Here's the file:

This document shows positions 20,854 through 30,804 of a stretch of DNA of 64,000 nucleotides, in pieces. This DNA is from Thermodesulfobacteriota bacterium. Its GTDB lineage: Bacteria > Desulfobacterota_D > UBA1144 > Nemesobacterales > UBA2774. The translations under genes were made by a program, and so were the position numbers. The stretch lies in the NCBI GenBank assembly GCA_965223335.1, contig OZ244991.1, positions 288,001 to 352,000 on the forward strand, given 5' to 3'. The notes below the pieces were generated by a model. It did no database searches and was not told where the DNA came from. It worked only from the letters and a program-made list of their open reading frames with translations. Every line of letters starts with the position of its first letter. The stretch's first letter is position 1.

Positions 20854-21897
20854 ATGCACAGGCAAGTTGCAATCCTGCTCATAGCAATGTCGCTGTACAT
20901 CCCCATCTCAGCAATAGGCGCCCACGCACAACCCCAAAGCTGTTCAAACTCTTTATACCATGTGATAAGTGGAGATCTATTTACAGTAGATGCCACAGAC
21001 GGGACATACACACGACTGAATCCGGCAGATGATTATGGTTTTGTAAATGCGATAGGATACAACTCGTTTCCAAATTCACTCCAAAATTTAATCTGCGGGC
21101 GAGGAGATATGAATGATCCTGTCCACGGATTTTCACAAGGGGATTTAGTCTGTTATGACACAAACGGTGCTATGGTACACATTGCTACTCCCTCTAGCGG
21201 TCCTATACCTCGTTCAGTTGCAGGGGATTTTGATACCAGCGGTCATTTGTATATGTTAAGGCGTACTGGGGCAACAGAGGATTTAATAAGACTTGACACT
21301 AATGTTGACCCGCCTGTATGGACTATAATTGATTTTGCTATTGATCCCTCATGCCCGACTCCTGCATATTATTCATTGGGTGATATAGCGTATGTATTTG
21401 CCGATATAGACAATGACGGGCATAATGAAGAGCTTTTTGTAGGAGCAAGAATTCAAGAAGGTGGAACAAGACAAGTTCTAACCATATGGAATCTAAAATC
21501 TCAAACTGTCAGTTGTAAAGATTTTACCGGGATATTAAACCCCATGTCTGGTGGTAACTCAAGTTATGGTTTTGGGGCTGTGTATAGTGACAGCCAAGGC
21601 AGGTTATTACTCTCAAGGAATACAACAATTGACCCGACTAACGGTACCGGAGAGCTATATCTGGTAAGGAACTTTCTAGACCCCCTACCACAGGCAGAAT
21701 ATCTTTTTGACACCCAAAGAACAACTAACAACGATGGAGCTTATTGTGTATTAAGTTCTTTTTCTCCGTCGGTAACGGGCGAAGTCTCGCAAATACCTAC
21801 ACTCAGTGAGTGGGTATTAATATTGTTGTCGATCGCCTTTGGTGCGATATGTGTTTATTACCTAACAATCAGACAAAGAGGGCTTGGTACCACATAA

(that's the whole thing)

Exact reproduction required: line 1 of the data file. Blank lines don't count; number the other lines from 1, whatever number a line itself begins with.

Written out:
This document shows positions 20,854 through 30,804 of a stretch of DNA of 64,000 nucleotides, in pieces. This DNA is from Thermodesulfobacteriota bacterium. Its GTDB lineage: Bacteria > Desulfobacterota_D > UBA1144 > Nemesobacterales > UBA2774. The translations under genes were made by a program, and so were the position numbers. The stretch lies in the NCBI GenBank assembly GCA_965223335.1, contig OZ244991.1, positions 288,001 to 352,000 on the forward strand, given 5' to 3'. The notes below the pieces were generated by a model. It did no database searches and was not told where the DNA came from. It worked only from the letters and a program-made list of their open reading frames with translations. Every line of letters starts with the position of its first letter. The stretch's first letter is position 1.